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Old 06-30-2011, 01:52 PM   #1
motoretro OP
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Guzzi V7 Classic Owners

Would like some input on the V7 Classic. While out on a ride a couple days ago though Michigan's back roads by Owosso, a white V7 Classic passed me. It sure looked nice. Just wondered how stiff the V7's ride is and how comfortable they are? Are they reliable? Any issues I should know about?

Would like to get back on a Goose although I'm a bit older now and have some back issues, hence riding a Motarded DR 650. I actually have less problems if I'm leaning over in semi crouch than typically Dual Sport position, sends less jolts up the spine or just absorbs the bumps better. I find myself at speed on the DR, tucked in and pretty much in a similar position as when I rode European bikes, I guess old habits die hard.



Thanks,
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Old 06-30-2011, 05:42 PM   #2
scooterspirit
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they've pretty much covered the reliability issues 'round here. The classic is very upright, the v7 racer looks more like what you are talking about for riding posture. I think the 2011 racer is so beautiful- $10k
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Old 06-30-2011, 08:40 PM   #3
gumshoe4
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I don't have a spare 9K lying around to spend on a V7 Cafe...and I'm not sure it would work well for me, as I'm not small.

That said, the V7 Cafe pushes my buttons. It is simply a beautiful motorcycle, well built and good performance.

If I had the dough, I'd buy one...
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Old 06-30-2011, 08:52 PM   #4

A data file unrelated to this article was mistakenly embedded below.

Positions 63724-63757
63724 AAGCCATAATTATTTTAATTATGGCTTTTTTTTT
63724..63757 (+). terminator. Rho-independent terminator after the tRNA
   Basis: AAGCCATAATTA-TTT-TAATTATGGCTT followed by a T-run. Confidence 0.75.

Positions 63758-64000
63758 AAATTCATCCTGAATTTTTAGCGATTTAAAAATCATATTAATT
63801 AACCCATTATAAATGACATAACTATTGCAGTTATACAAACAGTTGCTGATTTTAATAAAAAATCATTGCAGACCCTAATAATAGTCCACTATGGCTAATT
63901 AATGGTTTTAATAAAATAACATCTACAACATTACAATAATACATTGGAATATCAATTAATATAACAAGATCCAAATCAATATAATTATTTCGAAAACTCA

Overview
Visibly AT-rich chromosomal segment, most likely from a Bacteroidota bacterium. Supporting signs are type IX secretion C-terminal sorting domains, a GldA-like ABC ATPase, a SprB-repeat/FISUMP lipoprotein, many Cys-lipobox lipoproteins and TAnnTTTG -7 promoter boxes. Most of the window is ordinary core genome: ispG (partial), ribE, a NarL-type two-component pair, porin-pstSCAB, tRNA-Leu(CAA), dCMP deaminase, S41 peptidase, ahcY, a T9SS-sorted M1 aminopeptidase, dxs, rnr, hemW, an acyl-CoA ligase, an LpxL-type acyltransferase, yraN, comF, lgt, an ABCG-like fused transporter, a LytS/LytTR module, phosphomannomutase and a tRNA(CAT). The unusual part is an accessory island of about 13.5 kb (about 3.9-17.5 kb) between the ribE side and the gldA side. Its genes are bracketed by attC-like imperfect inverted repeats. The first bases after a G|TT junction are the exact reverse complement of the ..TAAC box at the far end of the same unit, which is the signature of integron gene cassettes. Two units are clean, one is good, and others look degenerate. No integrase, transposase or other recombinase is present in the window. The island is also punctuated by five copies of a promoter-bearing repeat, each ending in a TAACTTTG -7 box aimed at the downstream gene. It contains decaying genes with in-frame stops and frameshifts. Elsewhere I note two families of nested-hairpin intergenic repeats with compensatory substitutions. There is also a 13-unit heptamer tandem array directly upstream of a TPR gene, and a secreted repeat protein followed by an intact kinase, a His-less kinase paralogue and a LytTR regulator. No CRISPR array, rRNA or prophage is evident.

antonac
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Gorgeous. I just wish the mileage weren't so piss-poor. Oh well... it's not the kind of bike I would want to put a ton of miles on anyway. Chances are very good I will own one of these eventually.
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Old 06-30-2011, 09:32 PM   #5
gumshoe4
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The species Motous guzzicanus V7ateous in its natural habitat:
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Old 07-01-2011, 01:03 AM   #6
conchscooter
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I love the looks of the Classic and think it is the most desirable Guzzi.
But faced with few delaers, poor support and riding as I do a Bonneville which is ultra reliable and ultra comfortable and properly supported...it's just no contest.
I also like the "proper "riding position and a flat seat to slide back on.
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Old 07-01-2011, 06:17 AM   #7
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How's the Classic's track record for reliability? I've got a Royal Enfield that's sort of in the same general size / aesthetic class, and while the engine is definitely up to scratch, pretty much everything else is not. After two months of commuting, it blew the headpipe gasket a tooth tore off the rear sprocket. Frequently tightened or not, shit will probably fall off. Why they don't use threadlocker from the factory baffles me.

Now it's sitting on my porch with a cover on it, probably for months. Needs major quality improvements before it can be considered qualified for a practical commuter, unless you live right next to your very friendly and knowledgeable dealer.
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Old 07-01-2011, 07:52 PM   #8
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Comparing a V7 Classic to a Royal Enfield is going to make life rough for the RE. I had a Bullet a couple years ago. It was kind of like a boat, where the two best days of owning it are the day you buy it and the day you sell it. Enough said about that.
I spent a few months on the net reading everything I could find on the V7C, and it sounded like everything I wanted in a bike.
I finally went up to Denver and test rode one and took it home.
I left the shop Saturday evening at closing and rode about 70 miles of backroads to a motel. The next morning I got up before sunrise, checked everything out and headed for the mountains for a break in ride. That evening I got another motel, having ridden 470 miles, doing 6 mountain passes (about 40 of it unpaved,) all over 10k elevation. I got home Monday for lunch with another 200 miles on the clock.

What a flippin joy to ride! There are a lot of bikes I've not ridden, so maybe I've missed it somewhere, but I think if a motorcycle could be "ZEN", this is it.

It is readily apparent that this bike loves tight mountain roads, and whoever designed it has my utmost respect.

Dealer support is something to consider, it is pretty thin, currently no dealers in New Mexico, in this case the internet is my support.